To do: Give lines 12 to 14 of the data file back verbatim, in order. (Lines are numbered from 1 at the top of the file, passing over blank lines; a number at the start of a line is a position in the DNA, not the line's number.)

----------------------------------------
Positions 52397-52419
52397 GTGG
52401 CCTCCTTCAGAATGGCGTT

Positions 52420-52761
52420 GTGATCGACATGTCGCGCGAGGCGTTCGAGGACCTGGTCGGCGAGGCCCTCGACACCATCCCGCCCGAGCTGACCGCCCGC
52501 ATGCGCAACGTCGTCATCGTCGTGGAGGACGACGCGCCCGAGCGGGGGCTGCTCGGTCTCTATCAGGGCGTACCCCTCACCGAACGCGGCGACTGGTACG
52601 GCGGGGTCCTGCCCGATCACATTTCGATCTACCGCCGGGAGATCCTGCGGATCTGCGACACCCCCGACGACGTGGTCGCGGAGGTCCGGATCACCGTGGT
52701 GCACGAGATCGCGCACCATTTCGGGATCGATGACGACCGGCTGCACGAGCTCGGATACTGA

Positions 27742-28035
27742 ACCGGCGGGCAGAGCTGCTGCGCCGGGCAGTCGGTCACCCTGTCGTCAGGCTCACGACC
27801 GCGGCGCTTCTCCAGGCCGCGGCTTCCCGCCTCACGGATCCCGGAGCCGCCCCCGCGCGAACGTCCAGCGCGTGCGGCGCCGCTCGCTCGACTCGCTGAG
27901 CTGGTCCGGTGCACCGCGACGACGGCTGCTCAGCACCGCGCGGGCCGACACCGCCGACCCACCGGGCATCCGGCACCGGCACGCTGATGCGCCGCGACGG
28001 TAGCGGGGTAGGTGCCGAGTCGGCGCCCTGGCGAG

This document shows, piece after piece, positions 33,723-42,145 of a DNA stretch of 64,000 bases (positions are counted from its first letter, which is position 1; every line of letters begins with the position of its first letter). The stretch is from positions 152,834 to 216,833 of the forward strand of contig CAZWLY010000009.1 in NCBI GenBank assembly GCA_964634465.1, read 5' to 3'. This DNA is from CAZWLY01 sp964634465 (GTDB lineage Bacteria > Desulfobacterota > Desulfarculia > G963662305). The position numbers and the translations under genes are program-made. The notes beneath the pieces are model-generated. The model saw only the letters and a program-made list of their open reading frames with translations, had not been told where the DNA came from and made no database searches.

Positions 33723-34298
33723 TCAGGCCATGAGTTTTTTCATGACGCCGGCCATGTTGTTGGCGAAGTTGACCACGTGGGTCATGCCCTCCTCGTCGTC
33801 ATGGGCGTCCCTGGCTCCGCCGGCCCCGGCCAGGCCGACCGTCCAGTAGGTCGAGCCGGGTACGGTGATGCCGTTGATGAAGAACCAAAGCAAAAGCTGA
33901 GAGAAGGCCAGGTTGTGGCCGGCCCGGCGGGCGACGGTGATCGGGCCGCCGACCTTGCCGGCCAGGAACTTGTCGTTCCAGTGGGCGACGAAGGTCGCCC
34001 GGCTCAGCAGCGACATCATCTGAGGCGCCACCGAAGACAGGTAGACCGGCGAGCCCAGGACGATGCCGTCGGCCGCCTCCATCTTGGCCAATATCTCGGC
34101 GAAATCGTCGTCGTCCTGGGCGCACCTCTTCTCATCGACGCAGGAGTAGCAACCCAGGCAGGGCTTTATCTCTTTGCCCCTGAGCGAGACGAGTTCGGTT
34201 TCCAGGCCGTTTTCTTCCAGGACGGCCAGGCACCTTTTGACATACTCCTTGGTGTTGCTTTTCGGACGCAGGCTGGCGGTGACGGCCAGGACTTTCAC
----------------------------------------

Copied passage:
27901 CTGGTCCGGTGCACCGCGACGACGGCTGCTCAGCACCGCGCGGGCCGACACCGCCGACCCACCGGGCATCCGGCACCGGCACGCTGATGCGCCGCGACGG
28001 TAGCGGGGTAGGTGCCGAGTCGGCGCCCTGGCGAG

This document shows, piece after piece, positions 33,723-42,145 of a DNA stretch of 64,000 bases (positions are counted from its first letter, which is position 1; every line of letters begins with the position of its first letter). The stretch is from positions 152,834 to 216,833 of the forward strand of contig CAZWLY010000009.1 in NCBI GenBank assembly GCA_964634465.1, read 5' to 3'. This DNA is from CAZWLY01 sp964634465 (GTDB lineage Bacteria > Desulfobacterota > Desulfarculia > G963662305). The position numbers and the translations under genes are program-made. The notes beneath the pieces are model-generated. The model saw only the letters and a program-made list of their open reading frames with translations, had not been told where the DNA came from and made no database searches.